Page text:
For Olga, keeping active in this way has alleviated a lot of fear. “We all fear getting older and especially developing dementia and being immobile. I now fear less and have gained so much confidence.”
The platform offers everything from yoga, Pilates, painting, book club (hosted by the world’s biggest authors), cognitive training, emotional classes, classes for better sleep, to menopause coaching and dementia prevention. And you can talk to the presenter live in real-time.
“People have come off waiting lists for operations and are getting 50-60 minutes more sleep every night,” asserts Mark. “The body really isn’t ageing until we’re in our 90s. So ageing isn’t the issue – it’s how we live our lifestyles and the choices we make that makes 90 the new 50,” says Mark.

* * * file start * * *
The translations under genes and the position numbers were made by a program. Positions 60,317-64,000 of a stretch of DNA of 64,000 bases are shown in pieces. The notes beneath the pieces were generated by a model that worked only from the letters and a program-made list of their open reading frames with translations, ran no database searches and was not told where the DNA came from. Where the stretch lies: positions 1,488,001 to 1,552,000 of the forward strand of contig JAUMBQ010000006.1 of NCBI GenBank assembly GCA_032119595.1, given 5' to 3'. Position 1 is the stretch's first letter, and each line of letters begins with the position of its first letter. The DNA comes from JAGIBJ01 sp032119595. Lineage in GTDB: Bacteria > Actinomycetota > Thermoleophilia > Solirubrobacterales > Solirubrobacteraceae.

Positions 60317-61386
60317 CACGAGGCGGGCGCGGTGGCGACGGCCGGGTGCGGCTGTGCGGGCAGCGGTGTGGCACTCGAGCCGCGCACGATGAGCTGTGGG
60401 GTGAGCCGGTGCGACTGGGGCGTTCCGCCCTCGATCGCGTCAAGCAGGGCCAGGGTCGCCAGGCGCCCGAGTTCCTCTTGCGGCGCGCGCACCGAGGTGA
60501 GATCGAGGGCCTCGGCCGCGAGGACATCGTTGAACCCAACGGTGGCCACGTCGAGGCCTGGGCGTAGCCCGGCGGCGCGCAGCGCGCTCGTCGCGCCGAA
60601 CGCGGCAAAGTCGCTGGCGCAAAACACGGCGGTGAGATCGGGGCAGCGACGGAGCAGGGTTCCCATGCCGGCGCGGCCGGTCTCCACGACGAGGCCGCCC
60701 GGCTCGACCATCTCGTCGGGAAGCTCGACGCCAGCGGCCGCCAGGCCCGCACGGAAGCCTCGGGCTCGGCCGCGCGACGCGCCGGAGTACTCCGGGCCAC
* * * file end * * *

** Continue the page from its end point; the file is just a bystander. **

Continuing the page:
Professor Brent Tipping, a member of the South African Geriatric Society and the head of the Division of Geriatric Medicine at the University of the Witwatersrand, agrees. “Many healthcare practitioners write off their (the elderly’s) complaints and put them down to age. It is an entrenched treatment behaviour that a lot of symptoms and disabilities are put down to age, when it’s actually disease. It’s our job to manage disease,” he says.
AGEING AND AI